- The Washington Times - Friday, July 10, 2009

It’s a critical development for many criminal prosecutions and one from which convictions often follow: the moment a trusted associate becomes a government witness.

That moment may have arrived in the corruption case against former Illinois Gov. Rod R. Blagojevich.

On Wednesday, Mr. Blagojevich’s former chief of staff, John Harris, pleaded guilty in federal court in Chicago under a plea agreement that calls for him to testify against his former boss. Harris’ lawyer told reporters he has “never met a person who is going to be a better witness than John Harris is going to be.”

“This is very bad for the former governor. It’s an exceptional piece of evidence and testimony for the government,” Michael Weinstein, a former Justice Department trial attorney who is now in private practice, said of Harris’ cooperation. “I perceive it as somewhat of a layup for the prosecutors.”

Mr. Blagojevich, a Democrat who was impeached and ousted from office earlier this year, faces charges stemming from a sweeping 16-count indictment that accuses him of running the state like a crime syndicate. Among the more sensational allegations are that he tried to sell to the highest bidder the U.S. Senate seat left vacant by the presidential election of Barack Obama.

Federal prosecutors frequently use the cooperation of subordinates to build criminal cases against elected officials.

The ongoing corruption trial of former Rep. William J. Jefferson, Louisiana Democrat, has included testimony from a former aide. Former Connecticut Gov. John G. Rowland, a Republican, pleaded guilty to a corruption charge in 2004 after an investigation that authorities say was helped substantially by the cooperation of his former deputy chief of staff.

In the Blagojevich case, Harris is the first person to plead guilty. And he is prepared to testify that he was with Mr. Blagojevich throughout what prosecutors have called a “political corruption crime spree.”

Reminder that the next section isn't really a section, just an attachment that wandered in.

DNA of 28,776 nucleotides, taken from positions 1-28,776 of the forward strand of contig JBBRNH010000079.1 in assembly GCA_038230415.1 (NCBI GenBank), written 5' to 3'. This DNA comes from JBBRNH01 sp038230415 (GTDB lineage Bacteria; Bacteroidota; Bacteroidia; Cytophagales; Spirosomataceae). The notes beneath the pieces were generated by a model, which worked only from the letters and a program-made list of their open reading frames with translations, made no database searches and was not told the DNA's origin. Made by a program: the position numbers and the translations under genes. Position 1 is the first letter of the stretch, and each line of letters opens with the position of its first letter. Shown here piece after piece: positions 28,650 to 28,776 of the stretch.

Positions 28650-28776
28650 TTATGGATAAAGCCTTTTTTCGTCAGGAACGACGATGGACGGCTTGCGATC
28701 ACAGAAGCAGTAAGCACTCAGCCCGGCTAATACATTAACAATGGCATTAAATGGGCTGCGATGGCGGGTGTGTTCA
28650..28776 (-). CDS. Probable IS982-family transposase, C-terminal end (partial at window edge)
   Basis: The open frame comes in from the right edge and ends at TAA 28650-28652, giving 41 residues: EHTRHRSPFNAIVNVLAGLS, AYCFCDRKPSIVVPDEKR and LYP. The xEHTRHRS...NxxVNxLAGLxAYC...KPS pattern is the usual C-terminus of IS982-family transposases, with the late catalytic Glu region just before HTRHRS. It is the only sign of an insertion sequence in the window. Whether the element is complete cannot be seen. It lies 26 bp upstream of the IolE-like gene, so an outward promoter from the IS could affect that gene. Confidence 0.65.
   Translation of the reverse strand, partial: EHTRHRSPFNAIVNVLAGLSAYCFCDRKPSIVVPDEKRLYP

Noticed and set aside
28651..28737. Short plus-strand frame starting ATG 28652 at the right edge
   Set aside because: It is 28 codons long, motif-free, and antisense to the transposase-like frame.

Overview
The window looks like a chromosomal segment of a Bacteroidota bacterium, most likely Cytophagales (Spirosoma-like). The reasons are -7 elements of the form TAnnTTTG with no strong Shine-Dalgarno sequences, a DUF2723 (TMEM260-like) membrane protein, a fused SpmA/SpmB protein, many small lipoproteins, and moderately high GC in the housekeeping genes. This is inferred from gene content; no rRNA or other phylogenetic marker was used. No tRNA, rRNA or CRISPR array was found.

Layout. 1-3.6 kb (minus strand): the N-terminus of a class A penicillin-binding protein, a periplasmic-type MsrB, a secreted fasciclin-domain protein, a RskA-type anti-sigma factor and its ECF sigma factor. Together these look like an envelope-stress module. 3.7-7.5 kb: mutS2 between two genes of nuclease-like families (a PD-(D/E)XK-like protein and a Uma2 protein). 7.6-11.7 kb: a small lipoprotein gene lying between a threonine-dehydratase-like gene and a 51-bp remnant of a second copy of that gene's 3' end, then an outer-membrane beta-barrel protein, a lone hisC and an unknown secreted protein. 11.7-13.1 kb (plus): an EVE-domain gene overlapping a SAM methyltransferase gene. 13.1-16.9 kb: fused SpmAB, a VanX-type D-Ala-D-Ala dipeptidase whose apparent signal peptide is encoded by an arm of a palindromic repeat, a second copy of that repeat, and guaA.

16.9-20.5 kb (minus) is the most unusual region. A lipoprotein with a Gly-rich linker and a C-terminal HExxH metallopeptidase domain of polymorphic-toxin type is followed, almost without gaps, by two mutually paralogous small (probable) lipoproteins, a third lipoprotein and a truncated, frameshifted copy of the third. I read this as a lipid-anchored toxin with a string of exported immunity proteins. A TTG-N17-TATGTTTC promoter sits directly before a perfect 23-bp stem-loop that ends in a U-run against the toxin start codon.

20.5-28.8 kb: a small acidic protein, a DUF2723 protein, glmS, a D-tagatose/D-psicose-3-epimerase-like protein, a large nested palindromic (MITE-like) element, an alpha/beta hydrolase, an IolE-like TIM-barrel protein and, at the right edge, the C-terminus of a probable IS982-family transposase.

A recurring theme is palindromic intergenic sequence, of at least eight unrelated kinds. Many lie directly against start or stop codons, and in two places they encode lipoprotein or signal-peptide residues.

According to the plea agreement, Harris sometimes schemed with Mr. Blagojevich, who prosecutors say wanted to trade the seat for either a senior-level position in Mr. Obama’s administration or a high-paying job in the private sector. At other times, according to the agreement, Harris opposed Mr. Blagojevich’s plans.

In an example of Harris helping Mr. Blagojevich, according to the agreement, Harris came up with a plan for the governor to exchange the Senate seat for a job with the labor federation Change to Win.

Authorities said they moved quickly to arrest Harris and Mr. Blagojevich to stop them from going through with any of their suspected plans to sell the seat.

Harris pleaded guilty to one count of wire fraud, and prosecutors will recommend he receive less than three years in prison because of his cooperation. The U.S. Attorney’s Office in Chicago declined to comment on the implications of Harris’ guilty plea.

Mr. Blagojevich has pleaded not guilty and vowed to fight the charges against him. Messages left Thursday with Mr. Blagojevich’s attorney and publicist were not returned.

“Without Harris, the government has a much more difficult case,” said Barry J. Pollack, a white-collar defense attorney not involved with the Blagojevich case. “With Harris, they may not yet be over the goal line, but they’ve got to feel like this is a major piece getting them close.”

Mr. Pollack said Harris’ testimony will guide jurors through the infamous wiretapped conversations that captured a profane Mr. Blagojevich purportedly discussing selling the Senate seat. Harris will also be able to provide context for those recordings, Mr. Pollack said.

“Ever since we heard the tapes of Blagojevich, there hasn’t been much doubt that the government was going to have some very compelling evidence to bring forward,” said Robert Kelner, a white-collar defense lawyer who specializes in political-corruption cases and congressional investigations. “The doubt has really concerned the legal basis for the prosecution and whether or not Blagojevich’s lawyers may be able to claim that his unseemly behavior was nonetheless legal.

“This is a critical step forward for the government’s case,” Mr. Kelner added, “but they are still going to have to persuade a judge that what Blagojevich did was offer a quid pro quo and not just that he engaged in unseemly behavior.”

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